Fish scales and ear bones: A roadmap to the fish life journey

WDFW Research Scientist Joe Anderson collects a salmon otolith during a spawning survey of the Elwha River in September 2020.

You’ve probably heard that you can count a tree’s rings to find its age, but did you know fish scales and ear bones, called otoliths, can tell a similar story about a fish?

It’s something the six staff members in WDFW’s fish ageing lab know well, as they process 60 to 80,000 Pacific salmon scales and 10 to 20,000 marine fish otoliths every year to maintain data on fish age, life history, and survival and help inform future runs and fisheries. This lab serves as the centralized hub across the department and the state for processing salmon, rockfish, ling cod, and other fish scales, fin rays, and otoliths, which help fish balance and hear things.

The data we curate at this lab is critical to fishery managers’ work with tribal co-managers to plan future salmon fishing seasons, a process referred to as North of Falcon, and informs federal stock assessments of marine fish and other state and federal research.

“For everyone in the lab, we all feel like the information you get from doing these kind of analyses serves as the backbone of a lot of these fishery decisions,” said Andrew Claiborne, ageing lab team lead. “It gives us a lot of motivation to produce high-quality data in a timely manner for the state, all the co-managers and federal partners as well.”

Age and growth

Scale from a Chinook salmon.

One of the biggest things scales and otoliths can tell us in our aptly named ageing lab is age. Generally, fish grow in proportion to scales and otoliths. Because fish tend to grow more in the summer than they do in the winter distinct patterns, called annuli, form. Just like you would a tree, we can interpret fish age by counting these rings in otoliths and scales.

One way fishery managers can use this age data is in something called sibling modeling, which is used to forecast future runs.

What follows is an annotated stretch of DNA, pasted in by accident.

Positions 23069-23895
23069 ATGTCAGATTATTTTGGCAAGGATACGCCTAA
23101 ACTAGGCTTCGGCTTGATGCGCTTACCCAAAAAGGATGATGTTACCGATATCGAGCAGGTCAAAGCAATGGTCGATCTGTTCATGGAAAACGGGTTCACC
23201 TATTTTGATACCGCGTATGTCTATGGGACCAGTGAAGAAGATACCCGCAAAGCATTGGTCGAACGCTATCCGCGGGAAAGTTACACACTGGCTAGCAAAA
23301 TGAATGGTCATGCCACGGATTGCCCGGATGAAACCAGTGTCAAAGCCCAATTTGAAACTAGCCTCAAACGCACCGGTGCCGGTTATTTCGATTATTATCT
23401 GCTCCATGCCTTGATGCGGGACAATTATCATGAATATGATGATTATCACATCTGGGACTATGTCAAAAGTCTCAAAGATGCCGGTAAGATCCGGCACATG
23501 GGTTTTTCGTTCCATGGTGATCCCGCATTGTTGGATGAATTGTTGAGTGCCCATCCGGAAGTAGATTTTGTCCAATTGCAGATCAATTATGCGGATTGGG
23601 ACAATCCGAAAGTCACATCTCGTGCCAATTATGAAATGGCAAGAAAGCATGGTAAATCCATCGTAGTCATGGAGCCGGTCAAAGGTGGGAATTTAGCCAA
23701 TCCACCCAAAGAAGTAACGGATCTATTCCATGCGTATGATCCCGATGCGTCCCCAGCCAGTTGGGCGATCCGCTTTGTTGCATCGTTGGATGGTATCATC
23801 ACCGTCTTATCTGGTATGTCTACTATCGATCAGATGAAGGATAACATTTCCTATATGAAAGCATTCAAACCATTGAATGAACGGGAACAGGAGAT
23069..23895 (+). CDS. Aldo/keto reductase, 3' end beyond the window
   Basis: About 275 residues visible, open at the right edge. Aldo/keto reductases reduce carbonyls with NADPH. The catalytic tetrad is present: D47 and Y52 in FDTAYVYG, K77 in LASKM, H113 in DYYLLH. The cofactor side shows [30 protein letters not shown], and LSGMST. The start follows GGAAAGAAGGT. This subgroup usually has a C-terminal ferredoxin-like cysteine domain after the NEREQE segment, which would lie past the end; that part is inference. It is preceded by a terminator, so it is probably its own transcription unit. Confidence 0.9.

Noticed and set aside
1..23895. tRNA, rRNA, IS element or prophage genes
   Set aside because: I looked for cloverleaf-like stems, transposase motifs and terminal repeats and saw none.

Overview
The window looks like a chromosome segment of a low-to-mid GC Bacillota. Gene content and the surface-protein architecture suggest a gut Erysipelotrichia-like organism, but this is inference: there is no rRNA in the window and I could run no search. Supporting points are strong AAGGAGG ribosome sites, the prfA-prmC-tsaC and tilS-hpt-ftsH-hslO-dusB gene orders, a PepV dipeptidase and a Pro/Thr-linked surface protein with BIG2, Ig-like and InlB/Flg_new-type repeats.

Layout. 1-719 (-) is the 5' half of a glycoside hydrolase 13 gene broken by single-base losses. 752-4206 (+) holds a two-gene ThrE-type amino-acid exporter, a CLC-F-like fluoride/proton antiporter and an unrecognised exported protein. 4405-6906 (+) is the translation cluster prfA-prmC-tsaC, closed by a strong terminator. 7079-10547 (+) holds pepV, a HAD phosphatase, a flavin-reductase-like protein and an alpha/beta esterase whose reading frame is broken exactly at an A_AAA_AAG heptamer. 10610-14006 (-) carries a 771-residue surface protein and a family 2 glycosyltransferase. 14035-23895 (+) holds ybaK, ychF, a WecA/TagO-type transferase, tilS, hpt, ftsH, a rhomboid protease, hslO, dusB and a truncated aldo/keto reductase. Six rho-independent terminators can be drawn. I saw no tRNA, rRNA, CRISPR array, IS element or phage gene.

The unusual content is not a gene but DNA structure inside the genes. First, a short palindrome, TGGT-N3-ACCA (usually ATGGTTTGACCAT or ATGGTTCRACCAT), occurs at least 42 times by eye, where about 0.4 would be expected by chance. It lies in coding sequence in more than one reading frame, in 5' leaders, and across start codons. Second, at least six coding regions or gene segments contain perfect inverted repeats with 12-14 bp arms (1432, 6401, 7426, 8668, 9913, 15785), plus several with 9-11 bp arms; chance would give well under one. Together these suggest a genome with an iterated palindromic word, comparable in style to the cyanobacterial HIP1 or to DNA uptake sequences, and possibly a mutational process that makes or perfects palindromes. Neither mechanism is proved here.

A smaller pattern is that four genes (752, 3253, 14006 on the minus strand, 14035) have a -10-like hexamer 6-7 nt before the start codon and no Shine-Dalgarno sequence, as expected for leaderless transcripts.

“In short, sibling models use the survival of younger fish that have returned from a cohort to estimate the survival of future returns from the cohort — that’s where things like age data really are critical,” Claiborne said.

In addition to age, we use similar metrics to understand fish movement, growth and success.

General life history and movement

An example of a thermally marked otolith collected from Chinook salmon fry. Markers along the white line highlight dark bands created during periods of chilling at the hatchery. Variation in the number of bands and widths between bands create distinctive patterns to identify specific hatcheries or release groups within a hatchery. Magnification 200x.

WDFW researchers can also use otoliths like a road map to understand where a fish has been, including when it went out to sea — and how big it was when it made the journey. While fish scales tell a story year to year, fish otoliths form a new ring each day — and they begin forming within the first days of development. Otoliths often reflect elements from the water the fish is swimming through, as well as information about water temperature. Scientists use the elements in the otolith — like a chemical snapshot — to better understand its life history and migration patterns, including how it managed in the open ocean.

“There’s a lot we can extract from each otolith,” said Wade Smith, otolith lab team lead. “By looking at the otolith we can begin to understand the processes that impact fish survival and tell a bigger story because of that.”

Washington has pioneered a mass-marking technique, otolith thermal marking, that uses changes in water temperature to imprint a specific pattern, similar to a barcode, on each individual otolith. Hatchery managers modify the temperature at various lifecycle stages, typically pre- and post-hatching, to leave behind a subtle mark on the otolith. Started in the 90s here in Washington state, this technique is now used in Idaho, Oregon, California as well as Alaska, Japan and Russia. Through this process, fishery managers can use each otolith’s ‘barcode’ to track which hatchery the fish came from, its age, as well as to assess hatchery strategies and verify genetic data.

These are just some of the things our ageing and otolith lab studies every year as part of our work to manage fisheries while meeting conservation objectives. On top of these metrics, the lab staff also help to produce research studies, such as one that recently looked at survival of adult Chinook salmon returning to Puget Sound and Coastal Washington. Lab staff also provide research and training support to other state, tribal and federal fishery managers.

To learn more about how the state manages fish populations, visit our website.

The Washington Department of Fish and Wildlife is dedicated to preserving, protecting and perpetuating the state’s fish and wildlife resources.